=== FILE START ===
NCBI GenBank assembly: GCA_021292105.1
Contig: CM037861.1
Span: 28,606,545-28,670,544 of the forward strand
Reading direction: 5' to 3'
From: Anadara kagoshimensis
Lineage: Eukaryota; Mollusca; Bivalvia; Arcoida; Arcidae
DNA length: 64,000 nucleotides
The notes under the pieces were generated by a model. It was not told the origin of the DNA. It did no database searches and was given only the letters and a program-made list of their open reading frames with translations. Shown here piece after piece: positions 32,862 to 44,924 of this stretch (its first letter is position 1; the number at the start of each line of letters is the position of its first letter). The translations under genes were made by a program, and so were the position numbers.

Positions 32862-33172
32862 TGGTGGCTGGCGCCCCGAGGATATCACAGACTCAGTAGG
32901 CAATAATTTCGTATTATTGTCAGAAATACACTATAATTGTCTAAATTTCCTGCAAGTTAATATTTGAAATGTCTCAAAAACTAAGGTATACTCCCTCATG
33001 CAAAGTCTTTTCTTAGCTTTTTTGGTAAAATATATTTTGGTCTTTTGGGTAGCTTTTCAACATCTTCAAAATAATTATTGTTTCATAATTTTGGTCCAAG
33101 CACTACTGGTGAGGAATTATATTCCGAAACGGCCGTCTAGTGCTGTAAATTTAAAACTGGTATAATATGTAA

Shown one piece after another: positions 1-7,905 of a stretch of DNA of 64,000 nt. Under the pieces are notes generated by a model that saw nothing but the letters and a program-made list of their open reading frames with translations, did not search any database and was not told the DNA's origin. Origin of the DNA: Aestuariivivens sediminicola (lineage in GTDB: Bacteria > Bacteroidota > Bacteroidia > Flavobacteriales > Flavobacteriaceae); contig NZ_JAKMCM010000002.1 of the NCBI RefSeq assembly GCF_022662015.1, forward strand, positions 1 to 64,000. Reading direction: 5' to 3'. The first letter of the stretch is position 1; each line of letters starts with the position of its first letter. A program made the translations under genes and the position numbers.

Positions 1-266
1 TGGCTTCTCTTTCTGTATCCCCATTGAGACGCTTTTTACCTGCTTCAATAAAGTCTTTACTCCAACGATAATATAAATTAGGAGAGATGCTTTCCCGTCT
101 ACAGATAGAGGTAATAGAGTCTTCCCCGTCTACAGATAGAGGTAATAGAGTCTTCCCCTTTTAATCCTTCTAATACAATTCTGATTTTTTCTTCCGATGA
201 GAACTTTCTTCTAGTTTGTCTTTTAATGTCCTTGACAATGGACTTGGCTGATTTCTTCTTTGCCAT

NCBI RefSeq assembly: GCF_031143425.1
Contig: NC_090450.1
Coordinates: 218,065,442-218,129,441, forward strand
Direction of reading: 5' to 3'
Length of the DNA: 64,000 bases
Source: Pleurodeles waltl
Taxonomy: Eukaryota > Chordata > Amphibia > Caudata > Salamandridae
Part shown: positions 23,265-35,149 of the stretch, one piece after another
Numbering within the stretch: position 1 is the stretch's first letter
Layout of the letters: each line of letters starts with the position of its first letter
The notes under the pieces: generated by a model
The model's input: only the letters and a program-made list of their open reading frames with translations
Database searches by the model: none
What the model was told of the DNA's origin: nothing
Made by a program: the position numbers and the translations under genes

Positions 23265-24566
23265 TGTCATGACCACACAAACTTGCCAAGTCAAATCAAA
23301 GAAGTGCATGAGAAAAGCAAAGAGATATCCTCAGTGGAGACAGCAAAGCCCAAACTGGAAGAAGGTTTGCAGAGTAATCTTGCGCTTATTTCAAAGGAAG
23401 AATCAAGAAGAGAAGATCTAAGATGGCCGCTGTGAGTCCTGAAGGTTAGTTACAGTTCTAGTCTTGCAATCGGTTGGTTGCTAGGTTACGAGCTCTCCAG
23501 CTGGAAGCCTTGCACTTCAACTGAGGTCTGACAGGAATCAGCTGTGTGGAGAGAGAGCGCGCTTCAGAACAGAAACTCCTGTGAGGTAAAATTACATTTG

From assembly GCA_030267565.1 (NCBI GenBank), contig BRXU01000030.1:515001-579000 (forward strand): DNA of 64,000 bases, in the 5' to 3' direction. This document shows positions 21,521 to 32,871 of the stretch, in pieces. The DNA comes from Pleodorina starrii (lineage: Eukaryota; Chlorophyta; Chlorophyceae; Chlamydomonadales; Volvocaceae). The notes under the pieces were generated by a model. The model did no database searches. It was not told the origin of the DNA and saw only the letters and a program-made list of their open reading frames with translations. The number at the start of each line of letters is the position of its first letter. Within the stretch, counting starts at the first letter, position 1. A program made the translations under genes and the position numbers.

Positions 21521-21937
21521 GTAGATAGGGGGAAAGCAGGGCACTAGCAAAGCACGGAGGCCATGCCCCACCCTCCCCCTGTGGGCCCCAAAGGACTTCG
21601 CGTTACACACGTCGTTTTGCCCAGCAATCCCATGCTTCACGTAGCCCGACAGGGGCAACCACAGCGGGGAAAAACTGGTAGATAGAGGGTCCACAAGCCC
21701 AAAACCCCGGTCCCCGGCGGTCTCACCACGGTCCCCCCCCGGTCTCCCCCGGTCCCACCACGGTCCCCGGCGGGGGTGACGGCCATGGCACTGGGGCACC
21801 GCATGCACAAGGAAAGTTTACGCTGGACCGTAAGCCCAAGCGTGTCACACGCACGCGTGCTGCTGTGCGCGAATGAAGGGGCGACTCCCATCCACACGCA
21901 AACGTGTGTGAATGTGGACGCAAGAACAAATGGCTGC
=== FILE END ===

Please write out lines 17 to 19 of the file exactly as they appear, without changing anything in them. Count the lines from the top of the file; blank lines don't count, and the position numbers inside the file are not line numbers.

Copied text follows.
101 ACAGATAGAGGTAATAGAGTCTTCCCCGTCTACAGATAGAGGTAATAGAGTCTTCCCCTTTTAATCCTTCTAATACAATTCTGATTTTTTCTTCCGATGA
201 GAACTTTCTTCTAGTTTGTCTTTTAATGTCCTTGACAATGGACTTGGCTGATTTCTTCTTTGCCAT

NCBI RefSeq assembly: GCF_031143425.1